All Posts Tagged With: "customer loyalty"
It’s an old question—“What will help us attract and retain customers?”—with a very new answer: gaming. In “Play to win: The game-based economy” (Fortune, September 3, 2010), JP Mangalindan describes companies that “study and identify natural human tendencies and employ game-like mechanisms to give customers a sense that they’re having fun while working towards a rewards-based goal.” Companies don’t do this because they want their customers to have fun; they do it because it helps them attract and retain customers, which increases their revenues.
If you’re wondering how “gamification” might apply to your company, consider Mangalindan’s examples:
- Mint.com made personal finance a game. You can set a financial goal online and track your performance toward achieving it. You can check out your total financial score, which encourages financially responsible behavior. You can even compete with other members who have similar goals. If you think that sounds lame, think again: Mint.com claims more than 1.5 million active users.
- Nike sells a pedometer (Nike +) that you put in your sneakers. It monitors distance, pace, and calories burned and transmits the data to your iPod. The Nike software on your iPod “rewards” you if you reach a milestone. For example, if you run and you best your 5-mile distance time,
If your organization is interested in serving the post-industrial marketplace (if it’s not, you’re in trouble), Seth Godin is as good a guide as you’re going to find. Not only does he know what’s going on, he understands the impact of rapid technological change on business. As he writes, “the world is being remade again and again, and the agents of change are the winners.”
The quote comes from “A post-industrial A to Z digital battledore,” which lists his 26 favorite neologisms (even though most are not newly-invented words). Several thought-provoking definitions relate to meeting customer requirements including:
- C is for Choice: “Digital commerce enables niches” because “given the choice, people will take the choice.”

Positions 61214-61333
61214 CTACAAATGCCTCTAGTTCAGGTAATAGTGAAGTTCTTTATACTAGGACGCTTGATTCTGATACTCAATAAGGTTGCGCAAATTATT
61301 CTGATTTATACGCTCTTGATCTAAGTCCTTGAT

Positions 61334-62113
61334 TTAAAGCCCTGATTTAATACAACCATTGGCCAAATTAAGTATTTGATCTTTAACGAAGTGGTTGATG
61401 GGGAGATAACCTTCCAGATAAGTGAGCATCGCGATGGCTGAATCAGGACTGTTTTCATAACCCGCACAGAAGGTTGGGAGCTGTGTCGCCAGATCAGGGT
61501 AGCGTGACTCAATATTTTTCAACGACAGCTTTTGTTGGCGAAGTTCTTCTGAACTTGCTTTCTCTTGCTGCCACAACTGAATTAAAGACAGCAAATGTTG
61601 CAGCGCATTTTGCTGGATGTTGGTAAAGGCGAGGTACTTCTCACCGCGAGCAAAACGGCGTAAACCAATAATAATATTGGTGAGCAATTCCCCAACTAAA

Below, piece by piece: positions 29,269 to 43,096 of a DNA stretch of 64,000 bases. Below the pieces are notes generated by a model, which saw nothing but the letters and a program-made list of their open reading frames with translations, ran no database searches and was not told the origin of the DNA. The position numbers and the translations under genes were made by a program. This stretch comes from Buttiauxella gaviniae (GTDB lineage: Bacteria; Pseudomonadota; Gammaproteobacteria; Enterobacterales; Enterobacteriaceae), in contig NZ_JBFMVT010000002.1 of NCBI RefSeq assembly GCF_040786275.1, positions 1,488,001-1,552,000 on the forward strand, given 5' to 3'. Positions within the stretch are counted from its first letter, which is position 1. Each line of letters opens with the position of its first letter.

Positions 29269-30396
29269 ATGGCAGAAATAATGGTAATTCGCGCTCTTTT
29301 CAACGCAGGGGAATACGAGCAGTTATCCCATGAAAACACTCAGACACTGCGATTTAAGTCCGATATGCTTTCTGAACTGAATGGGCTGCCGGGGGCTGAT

- F is for the Free Prize: “People often don’t buy the obvious or measured solution to their problem, they buy the extra, the bonus, the feeling and the story.”
- I is for Ideavirus: “Ideas that spread win, and you can architect and arrange and manipulate your ideas to make them more likely to spread.”
- K is for kindle: Not the ebook reader. “The internet responds better to bonfires that are kindled over time, to ideas that spread because the idea itself is the engine, not the hype or the promotion.”
- O is for the Orangutan:
In the 1980s, four out of five American car buyers were loyal to the company that manufactured their brand. I remember growing up in a Chevy family and we had friends who were Ford people and we were as loyal to our car brand as we were to our religion.
In 2009, only one in five Americans was loyal to the same car brand.
In “The Manufacturer’s World Has Changed Forever” (IndustryWeek, July 14, 2010), Robert Bloom provides this contrast in customer loyalty to point out that the purchasing behavior of customers has changed, which is old news to any company that’s managed to keep its head above water the last two years, but his case study is interesting. Italy’s Fiat Auto reported a net loss of nearly two billion euros in 2002 and experts thought it would not survive. In 2008, it reported a trading profit of more than 1.1 billion euros—a three billion euro turnaround in six years.
How did Fiat Auto do it? Bloom lists several key actions:
- Terminated a failing venture with General Motors to gain full decision-making autonomy
- Eliminated an entire floor of executives to reduce costs and bureaucracy
- Cut Fiat’s product development time in half to get products to market quickly
When Pal’s Sudden Service, a small fast-food chain in Tennessee, won the Baldrige Award in 2001, its president, Thom Crosby, suddenly realized that winning prohibited them from reapplying for five years. “I called up the head of the program and asked if we could decline the award and stay in the system. He didn’t want to hear that.”
Pal’s continues to conduct annual internal assessments because, as Crosby states, “I’m a real big believer.” Like other world-class companies, Pal’s benefits from asking and answering key questions that reveal how the organization works. The snapshot produced by this exercise becomes the engine for change, improvement, and success.